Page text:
A recent report by a state government agency states that Maryland is failing to meet the challenge of problem gambling. Gambling addictions in the state are higher than national average, the report says, and Maryland’s funding of addiction resource programs lags behind the norm.
The study was completed by the Department of Legislative Services Office of Program Evaluation and Government Accountability. It was published earlier this month with some troubling findings.
Maryland, the study finds, experiences between 150 and 190% more incidents of gambling disorder by its citizens than the U.S. average of 4-5%. That figure for Maryland is 8.6%.
Also alarming is the fact that Maryland is spending an estimated 82 cents per resident on problem gambling programs. Nearby Massachusetts, which launched online sports betting in March of 2023, is spending $1.43 per resident on that same resource. The report suggests that more money could help curb Maryland’s incidents of treatment for gambling addiction.
The report recommends that the state expand its source of funding for problem gambling. Current policies draw funding from the eight brick-and-mortar casinos but do not get any money from online sportsbooks.
Calls to the Problem Gambling Hotline have increased by 51% since 2021, the same year Maryland launched online sports betting. But no-cost treatment services operated by the state have seen an 11% drop in that same time.
A study and report were conducted at the bequest of the Joint Audit and Evaluation Committee in the first few months of 2023. The crux of the study was a “performance evaluation of the Center of Excellence on Problem Gambling (the Center), overseen by the Behavioral Health Administration (BHA)…”
The findings startled some who have the obligation to protect consumers in the state.
“We didn’t know how deep the problem was,” state Sen. Clarence Lam, Chair of the Audit and Evaluation Committee, said. “We have a long way to go to address this problem.”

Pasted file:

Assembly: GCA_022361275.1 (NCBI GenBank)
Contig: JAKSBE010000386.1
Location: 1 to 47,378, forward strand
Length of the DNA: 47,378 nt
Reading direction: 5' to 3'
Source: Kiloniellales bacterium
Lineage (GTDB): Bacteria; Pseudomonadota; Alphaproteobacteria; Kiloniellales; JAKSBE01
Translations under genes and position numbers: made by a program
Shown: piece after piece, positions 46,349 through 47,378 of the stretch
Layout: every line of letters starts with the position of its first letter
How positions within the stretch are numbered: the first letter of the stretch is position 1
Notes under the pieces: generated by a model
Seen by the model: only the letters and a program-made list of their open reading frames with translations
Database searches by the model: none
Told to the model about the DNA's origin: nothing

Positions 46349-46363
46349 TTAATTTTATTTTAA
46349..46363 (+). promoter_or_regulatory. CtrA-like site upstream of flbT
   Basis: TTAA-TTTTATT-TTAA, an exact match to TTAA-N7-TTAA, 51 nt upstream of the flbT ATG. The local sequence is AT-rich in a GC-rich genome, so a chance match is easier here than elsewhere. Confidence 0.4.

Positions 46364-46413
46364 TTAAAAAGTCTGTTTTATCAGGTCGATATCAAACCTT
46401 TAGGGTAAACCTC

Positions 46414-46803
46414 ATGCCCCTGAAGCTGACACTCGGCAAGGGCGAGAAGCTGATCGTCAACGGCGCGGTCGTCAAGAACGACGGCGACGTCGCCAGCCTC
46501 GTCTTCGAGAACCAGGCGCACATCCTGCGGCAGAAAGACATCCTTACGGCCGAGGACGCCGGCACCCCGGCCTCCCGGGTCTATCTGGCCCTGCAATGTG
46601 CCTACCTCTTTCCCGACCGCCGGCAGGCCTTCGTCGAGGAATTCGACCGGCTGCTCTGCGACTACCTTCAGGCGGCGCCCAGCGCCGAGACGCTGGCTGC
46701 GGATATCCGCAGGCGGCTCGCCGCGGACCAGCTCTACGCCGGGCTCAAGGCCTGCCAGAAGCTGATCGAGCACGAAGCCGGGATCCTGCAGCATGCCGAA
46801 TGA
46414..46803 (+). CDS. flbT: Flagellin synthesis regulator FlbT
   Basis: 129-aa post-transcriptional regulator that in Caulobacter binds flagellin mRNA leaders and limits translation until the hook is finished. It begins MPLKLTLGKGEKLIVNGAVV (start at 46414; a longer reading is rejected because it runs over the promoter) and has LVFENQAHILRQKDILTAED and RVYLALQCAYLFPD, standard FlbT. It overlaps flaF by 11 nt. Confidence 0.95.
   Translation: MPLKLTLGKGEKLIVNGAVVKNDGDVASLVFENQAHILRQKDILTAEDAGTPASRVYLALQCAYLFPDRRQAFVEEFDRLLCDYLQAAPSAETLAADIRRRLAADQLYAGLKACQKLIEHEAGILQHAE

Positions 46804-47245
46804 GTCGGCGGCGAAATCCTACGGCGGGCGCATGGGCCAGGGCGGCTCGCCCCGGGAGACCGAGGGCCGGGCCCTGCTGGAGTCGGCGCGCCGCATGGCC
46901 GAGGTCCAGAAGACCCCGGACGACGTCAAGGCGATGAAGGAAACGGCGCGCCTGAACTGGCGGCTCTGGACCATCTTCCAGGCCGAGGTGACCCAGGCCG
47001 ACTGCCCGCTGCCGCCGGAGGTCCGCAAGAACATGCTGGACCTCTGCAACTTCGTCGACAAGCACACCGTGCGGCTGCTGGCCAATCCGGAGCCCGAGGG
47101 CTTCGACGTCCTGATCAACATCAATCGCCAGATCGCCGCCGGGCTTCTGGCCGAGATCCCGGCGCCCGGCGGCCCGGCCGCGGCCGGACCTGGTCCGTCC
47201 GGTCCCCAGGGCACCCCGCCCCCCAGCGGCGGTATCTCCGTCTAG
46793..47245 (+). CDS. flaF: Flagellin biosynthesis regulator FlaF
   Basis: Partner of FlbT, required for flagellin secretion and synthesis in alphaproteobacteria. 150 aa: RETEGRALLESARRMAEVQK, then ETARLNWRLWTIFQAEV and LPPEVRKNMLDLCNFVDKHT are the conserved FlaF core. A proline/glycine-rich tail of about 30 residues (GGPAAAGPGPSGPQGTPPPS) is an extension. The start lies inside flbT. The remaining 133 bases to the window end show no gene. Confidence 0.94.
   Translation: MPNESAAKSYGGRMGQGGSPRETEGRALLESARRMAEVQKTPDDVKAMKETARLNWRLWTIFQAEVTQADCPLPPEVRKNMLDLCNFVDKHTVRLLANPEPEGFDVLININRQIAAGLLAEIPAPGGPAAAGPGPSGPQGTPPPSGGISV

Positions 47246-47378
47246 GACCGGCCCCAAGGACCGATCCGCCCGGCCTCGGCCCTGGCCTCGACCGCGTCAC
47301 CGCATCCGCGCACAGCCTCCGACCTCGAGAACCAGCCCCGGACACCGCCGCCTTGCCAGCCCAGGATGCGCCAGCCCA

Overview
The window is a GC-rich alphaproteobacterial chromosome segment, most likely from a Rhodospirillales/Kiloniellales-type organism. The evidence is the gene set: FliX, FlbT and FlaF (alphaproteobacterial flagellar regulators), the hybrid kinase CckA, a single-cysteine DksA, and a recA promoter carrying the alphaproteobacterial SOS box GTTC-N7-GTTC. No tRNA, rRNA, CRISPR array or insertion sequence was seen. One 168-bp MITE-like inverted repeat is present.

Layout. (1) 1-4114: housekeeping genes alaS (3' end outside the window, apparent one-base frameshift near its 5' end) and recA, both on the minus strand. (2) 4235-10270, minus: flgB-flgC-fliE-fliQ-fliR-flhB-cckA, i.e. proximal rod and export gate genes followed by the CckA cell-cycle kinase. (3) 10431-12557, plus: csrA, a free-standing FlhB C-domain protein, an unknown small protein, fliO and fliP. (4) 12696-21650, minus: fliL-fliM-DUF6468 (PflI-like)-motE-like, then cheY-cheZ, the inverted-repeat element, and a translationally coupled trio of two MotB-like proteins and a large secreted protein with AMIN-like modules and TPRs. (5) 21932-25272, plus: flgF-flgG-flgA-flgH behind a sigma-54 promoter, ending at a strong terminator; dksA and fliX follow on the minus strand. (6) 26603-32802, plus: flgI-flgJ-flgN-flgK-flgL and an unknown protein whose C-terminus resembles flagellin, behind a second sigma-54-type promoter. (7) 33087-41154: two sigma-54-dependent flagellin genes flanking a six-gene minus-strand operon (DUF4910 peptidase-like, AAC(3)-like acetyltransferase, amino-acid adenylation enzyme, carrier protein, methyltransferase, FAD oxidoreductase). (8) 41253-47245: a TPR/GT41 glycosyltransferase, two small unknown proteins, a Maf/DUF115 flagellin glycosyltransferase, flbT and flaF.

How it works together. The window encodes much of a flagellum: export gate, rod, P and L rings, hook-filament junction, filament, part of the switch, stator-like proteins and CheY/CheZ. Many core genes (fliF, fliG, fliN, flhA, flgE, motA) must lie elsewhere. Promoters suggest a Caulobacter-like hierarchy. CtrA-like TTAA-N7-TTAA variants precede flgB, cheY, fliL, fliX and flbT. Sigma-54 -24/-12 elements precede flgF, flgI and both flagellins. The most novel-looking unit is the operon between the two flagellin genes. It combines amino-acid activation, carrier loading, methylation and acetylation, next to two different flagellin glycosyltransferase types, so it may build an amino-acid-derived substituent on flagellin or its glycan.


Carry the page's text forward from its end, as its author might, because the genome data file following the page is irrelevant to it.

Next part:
What is the Maryland Problem Gambling Fund?
As part of its efforts to oversee legal gaming in the state, Maryland’s legislature created a department to serve as a watchdog on the issue of gambling addiction.
The Center of Excellence on Problem Gambling was created way back in 2012, years before sports betting was legalized in Maryland. Its mission is to widen the base of knowledge about gambling addiction. The Center is regulated by the Behavioral Health Administration, reporting to the Maryland Department of Health. The Center of Excellence on Problem Gambling has an annual budget of $4.7 million.
The mechanism for funding the Center for Excellence on Problem Gambling is the Problem Gambling Fund (PGF). That fund fuels Maryland’s network of treatment services, while also providing a 24-hour problem gambling hotline. PGF monies also pay for studies such as the one published this month.
How Much is Being Wagered in Maryland?
According to this month’s report, the Maryland online gambling market, including sports betting, casino gaming, and the state lottery, is $4.5 billion per year. The Maryland lottery dwarfs the other two activities, accounting for more than $2.5 billion in spending by consumers in 2022.
Maryland launched legal sports betting apps in Nov. 2022, and that activity, even for a small state, has grown quickly.
Roughly 160 People per Year Receive No-Cost Gambling Addiction Treatment
The report reveals that an estimated “160 people per year receive no-cost treatment paid for by the PGF.” That figure represents those who have been recorded by the state’s treatment centers.
Even with what the report admits is an inadequate spending total on problem gambling in Maryland, the state still exceeds national figures.
Marylanders are more aware of the toll-free hotline (1-800-GAMBLER). In 2010, 43% were aware of that resource, but in 2020, that figure was up to 72%.
In 2020, 398 contacts were made to the 1800-GAMBLER hotline in Maryland. Last year that total was up to 858. In all, more than 3,500 contacts were made to state-operated gambling treatment services in 2022.
The Department of Legislative Services Office of Program Evaluation and Government Accountability included six recommendations at the end of its report. Those included enhancing the state’s problem gambling website to emphasize the search for treatment centers funded by the state, and also “diversifying of revenue resources into the Problem Gambling Fund.” The Center recommends that the state direct a portion of sports betting tax revenue to the PGF.
Another suggestion is for the state to revise its Voluntary Exclusion Program (VEP) application process “to better facilitate contact between the Maryland Center of Excellence on Problem Gambling … and VEP enrollees.” That means the state would make it easier for treatment resources to reach out to those in the state who have expressed they may have a gambling addiction or problem with sports betting or casino gaming.